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In addition to all of them being musicians, what do Barbra Streisand, Phil Collins, Pete Townshend and Jeff Beck have in common? All of these musicians experienced – as a result of playing the music they love – permanent hearing loss.

When musicians come to me for treatment, I feel obliged to inform them of a lamentable fact of life – playing music may damage their hearing. Noise-induced hearing loss or NIHL is caused by exposure to loud music and produces a ringing in the ears known as tinnitus; continued exposure to loud music can cause permanent hearing loss.

Not just big-name stadium rock stars are susceptible, all musicians are at risk. Players of all genres from classical, to club and small venues, even while rehearsing at home a musician can cross the threshold to overexposure resulting in NIHL. You can experience hearing loss when exposed for a prolonged period of time to any sound over 85 decibels (dB). An electric guitar played onstage generates 120dB, but a violin can produce 103dB, and thus cause almost as much hearing loss. Estimates by audiologists say that more damage is done to musicians’ hearing during the hours they practice or rehearse than in the short periods they spend performing, onstage.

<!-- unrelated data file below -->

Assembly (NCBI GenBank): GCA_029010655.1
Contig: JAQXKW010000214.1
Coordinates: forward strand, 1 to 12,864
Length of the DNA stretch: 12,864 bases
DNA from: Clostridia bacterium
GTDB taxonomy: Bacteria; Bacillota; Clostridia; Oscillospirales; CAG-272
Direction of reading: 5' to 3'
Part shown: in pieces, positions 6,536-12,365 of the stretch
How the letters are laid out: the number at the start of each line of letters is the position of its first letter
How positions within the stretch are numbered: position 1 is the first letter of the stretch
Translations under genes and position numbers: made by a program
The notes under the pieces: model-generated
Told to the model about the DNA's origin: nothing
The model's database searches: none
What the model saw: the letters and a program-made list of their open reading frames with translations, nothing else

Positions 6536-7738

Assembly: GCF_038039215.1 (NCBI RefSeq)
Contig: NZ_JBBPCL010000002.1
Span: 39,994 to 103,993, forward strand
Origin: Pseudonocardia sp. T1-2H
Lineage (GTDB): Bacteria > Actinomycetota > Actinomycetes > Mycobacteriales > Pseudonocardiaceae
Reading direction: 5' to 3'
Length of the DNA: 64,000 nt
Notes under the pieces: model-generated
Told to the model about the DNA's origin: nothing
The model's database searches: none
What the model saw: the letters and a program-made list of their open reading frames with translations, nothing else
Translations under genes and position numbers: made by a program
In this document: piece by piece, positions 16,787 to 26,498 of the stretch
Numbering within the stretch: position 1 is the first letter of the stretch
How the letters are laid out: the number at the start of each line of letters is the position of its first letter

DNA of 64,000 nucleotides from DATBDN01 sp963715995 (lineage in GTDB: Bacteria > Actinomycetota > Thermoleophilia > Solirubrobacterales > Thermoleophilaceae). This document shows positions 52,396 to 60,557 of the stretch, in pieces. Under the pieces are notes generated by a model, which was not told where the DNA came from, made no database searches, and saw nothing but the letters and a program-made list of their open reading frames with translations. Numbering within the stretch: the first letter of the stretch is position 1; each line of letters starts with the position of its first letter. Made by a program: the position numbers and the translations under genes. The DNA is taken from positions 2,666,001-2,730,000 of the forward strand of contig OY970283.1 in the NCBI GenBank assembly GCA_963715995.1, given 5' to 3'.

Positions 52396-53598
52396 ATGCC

Musicians can take steps to protect their hearing despite this unavoidable exposure to sound that exceeds acceptable levels, even in seemingly quiet rehearsal settings. When investing in high-quality ear protection beyond what can be had from drug-store Styrofoam ear plugs, performers can trust their hearing is protected. The first musicians earphones were invented by Etymotic Research, and other manufacturers still use their design to create specialized ear protection for musicians. Unlike the cheap Styrofoam earplugs that simply block sound, musician ear protection customized for you by your audiologist allows you to hear your normal full range of sound, just at a reduced volume ensuring your hearing is protected. Universal-fit musicians earplugs, starting at about $15 a pair, can be found at most stores that sell musical instruments. But for the musicians I see – whether they play professionally or just for fun – I recommend custom-molded musicians earplugs with Etymotic filters, because of the greater protection they provide. These will be more comfortable to wear for long periods of time, more effective at blocking undesirable levels of noise while allowing you to hear the music properly, and easier to clean and care for. They are also more expensive than the universal-fit earplugs, but when you consider that hearing damage is irreversible, the investment is more than worth it.